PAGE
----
Thursday, September 22, 2011

What to say when there is nothing to say

Recently we came across a website that we immediately bookmarked. There are just some sites that you can tell right away “this site is going to be an invaluable resource!” and Sympathy solutions is one of those sites. 

We asked for (and received) permission to share one of their articles with all of you, because it is really so helpful! After reading this article please take some time to visit the sympathy solutions website. There are a lot of great resources offered there including articles, gift ideas and more! <3 Gwen and Vi

What to say when there is nothing to say”
Offering words of sympathy is one of the most difficult things we face in this life. The fear of saying the wrong thing can leave a loss for words

We know that nothing we say or do can take away the pain. 

We know that grief cannot be fixed with a gift or flowers. 

We can't imagine what they are going through.

We may want to avoid the whole depressing situation altogether.

Did you know that most bereavement forums have a section devoted to venting about the rude and insensitive things people have said?

Did you know that many grieving people feel isolated from their friends and family?

 Did you know that many of the most hurtful remarks actually come from the nicest people?

Here's the amazing thing I've figure out. The simple things we do to express sympathy actually mean the most. It's when we start to make it complicated by trying to fix things or provide explanations that we get into trouble. That's about when our foot is heading for our mouths.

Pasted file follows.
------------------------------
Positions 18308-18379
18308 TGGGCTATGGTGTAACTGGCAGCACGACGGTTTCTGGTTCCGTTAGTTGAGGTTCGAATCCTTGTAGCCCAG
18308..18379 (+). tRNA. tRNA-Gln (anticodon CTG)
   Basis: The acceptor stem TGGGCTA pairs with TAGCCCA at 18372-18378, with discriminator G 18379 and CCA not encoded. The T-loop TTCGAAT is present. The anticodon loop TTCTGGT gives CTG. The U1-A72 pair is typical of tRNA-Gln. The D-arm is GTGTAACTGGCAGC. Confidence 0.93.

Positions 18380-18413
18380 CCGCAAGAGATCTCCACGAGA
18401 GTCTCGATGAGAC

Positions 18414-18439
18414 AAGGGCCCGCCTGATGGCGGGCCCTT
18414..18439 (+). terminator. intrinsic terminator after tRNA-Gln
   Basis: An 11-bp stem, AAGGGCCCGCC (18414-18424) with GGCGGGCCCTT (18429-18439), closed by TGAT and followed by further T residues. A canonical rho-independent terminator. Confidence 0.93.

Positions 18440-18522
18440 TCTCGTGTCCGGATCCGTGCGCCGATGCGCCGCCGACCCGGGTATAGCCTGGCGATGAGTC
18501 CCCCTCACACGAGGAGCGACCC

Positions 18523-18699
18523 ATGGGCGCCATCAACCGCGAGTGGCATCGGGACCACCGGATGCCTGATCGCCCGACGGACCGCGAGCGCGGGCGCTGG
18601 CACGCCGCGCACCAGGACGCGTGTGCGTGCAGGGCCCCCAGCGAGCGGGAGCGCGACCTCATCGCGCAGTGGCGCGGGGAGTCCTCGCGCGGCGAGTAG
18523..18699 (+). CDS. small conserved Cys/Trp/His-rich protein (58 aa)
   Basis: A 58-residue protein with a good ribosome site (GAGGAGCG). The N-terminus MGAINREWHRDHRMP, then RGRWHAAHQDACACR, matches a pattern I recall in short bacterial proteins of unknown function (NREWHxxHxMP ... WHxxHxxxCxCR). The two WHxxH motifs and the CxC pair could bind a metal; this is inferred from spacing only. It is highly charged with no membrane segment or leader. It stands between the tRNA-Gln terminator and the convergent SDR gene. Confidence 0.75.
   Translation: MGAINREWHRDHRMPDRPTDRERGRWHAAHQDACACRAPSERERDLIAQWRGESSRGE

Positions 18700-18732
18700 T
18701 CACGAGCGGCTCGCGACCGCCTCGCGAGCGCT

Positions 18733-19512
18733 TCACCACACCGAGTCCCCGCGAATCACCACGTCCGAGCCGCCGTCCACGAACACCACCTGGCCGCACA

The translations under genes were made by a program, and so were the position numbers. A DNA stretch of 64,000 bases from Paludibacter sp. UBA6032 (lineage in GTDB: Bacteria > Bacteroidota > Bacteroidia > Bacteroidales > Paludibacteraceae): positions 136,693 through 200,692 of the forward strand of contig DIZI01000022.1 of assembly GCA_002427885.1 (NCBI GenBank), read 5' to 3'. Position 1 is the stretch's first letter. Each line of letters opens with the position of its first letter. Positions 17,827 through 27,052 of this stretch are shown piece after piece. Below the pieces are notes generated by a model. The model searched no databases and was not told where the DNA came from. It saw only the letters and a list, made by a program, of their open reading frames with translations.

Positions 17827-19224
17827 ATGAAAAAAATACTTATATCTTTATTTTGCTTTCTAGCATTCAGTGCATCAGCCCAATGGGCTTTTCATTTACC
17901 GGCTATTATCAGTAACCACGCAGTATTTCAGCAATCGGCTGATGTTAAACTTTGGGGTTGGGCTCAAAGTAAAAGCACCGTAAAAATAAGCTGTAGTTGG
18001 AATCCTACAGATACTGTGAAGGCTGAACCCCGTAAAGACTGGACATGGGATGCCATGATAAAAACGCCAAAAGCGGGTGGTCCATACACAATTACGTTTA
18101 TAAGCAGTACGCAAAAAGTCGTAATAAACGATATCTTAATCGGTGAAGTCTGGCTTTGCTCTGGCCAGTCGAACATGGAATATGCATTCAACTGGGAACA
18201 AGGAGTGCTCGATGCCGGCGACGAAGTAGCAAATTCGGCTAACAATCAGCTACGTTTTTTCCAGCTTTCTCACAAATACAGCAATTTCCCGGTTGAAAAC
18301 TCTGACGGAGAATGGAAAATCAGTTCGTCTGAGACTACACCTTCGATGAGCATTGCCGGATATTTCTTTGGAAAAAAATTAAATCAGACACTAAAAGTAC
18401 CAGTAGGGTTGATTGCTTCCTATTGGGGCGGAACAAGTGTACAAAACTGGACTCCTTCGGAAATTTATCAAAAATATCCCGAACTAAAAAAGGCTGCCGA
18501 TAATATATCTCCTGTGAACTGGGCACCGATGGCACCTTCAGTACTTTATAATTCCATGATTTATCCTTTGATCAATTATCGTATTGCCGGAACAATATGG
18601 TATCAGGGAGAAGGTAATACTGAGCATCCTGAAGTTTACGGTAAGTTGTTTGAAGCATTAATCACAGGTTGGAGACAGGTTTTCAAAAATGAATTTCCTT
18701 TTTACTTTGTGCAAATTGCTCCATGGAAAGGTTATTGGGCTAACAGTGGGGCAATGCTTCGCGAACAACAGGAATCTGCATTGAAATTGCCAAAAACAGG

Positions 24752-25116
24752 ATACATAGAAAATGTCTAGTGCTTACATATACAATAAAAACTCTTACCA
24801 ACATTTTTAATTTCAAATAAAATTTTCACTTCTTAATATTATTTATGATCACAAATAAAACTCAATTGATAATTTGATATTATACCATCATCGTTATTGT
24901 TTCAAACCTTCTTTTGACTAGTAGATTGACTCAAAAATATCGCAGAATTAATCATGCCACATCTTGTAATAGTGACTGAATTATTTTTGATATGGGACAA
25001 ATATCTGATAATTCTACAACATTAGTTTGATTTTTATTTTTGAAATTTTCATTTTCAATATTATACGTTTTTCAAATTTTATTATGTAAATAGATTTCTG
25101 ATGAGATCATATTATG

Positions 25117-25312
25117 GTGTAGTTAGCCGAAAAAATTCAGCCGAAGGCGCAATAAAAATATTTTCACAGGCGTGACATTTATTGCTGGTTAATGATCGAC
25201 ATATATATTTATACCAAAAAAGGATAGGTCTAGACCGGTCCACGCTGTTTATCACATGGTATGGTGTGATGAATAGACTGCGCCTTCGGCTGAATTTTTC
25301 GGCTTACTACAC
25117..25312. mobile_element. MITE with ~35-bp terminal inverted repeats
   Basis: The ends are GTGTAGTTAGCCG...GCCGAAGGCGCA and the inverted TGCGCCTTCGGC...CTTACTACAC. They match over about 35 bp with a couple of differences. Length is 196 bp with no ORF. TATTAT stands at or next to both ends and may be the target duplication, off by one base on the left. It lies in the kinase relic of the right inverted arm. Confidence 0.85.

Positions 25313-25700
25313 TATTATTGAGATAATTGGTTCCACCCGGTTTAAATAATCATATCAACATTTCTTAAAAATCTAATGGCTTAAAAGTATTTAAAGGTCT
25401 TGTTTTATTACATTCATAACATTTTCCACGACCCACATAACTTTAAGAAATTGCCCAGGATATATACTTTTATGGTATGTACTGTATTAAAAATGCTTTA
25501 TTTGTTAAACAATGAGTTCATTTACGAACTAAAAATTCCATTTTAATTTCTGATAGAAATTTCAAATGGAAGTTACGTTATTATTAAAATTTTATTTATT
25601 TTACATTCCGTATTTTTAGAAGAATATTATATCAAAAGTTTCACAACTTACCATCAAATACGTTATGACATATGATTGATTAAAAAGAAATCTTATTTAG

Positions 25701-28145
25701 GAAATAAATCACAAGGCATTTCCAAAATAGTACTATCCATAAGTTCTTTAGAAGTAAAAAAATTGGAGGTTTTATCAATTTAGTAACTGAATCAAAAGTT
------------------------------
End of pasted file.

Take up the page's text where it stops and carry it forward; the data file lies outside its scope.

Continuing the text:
Sometimes it's the religious crowd (myself included) that really has an issue with this. We think that when something awful happens we should provide a reason why. We value having the right answer over empathy.

That's this one:
"God works all things out for good."

If you didn't know that this comment is not really helpful to someone mourning, now you do!
Simple sympathy is all about doing the little things that really make a difference to the grieving.

No advice
No solutions
No easy answers

A listening ear, a shoulder to cry on, a comforting card, a phone call, a song, a poem, a thoughtful gift, a prayer, a hug and other simple things that make one day a little easier.

This also makes it so much easier to comfort a grieving loved one. You will find so many wonderful ideas here at Simple Sympathy. Not only will you not put your foot in you mouth, I bet you will be a treasured friend when it matters the most.

*Be sure to visit this link for an article on the simple sympathy website specifically for supporters of widow(er)s!

1 comment:

  1. When I lost my husband I had several people try to say the right thing... but just didn't know what. When you are new to this you try not to get offended or hurt, but some of the things said just make your jaw drop. I was grateful for the friends who would just come, give me a hug and a shoulder to cry on and listen to my sobs.

    When I heard of a friend of a friend a few months after my loss who lost her husband I immediately knew what I had to do. I wrote her a simple letter saying "I am so sorry, you are going through the hardest thing imaginable! I have been there and know. If you ever just need a listening ear, give me a call." I left it for her with a large box of tissues, a package of small tissue packs to carry around, a jar of facial moisturizer, waterproof mascara, and some chocolate. Shortly after one night she called and we talked for hours... she was just grateful for someone who understood. I think if you can help them find someone who understands, what a great help!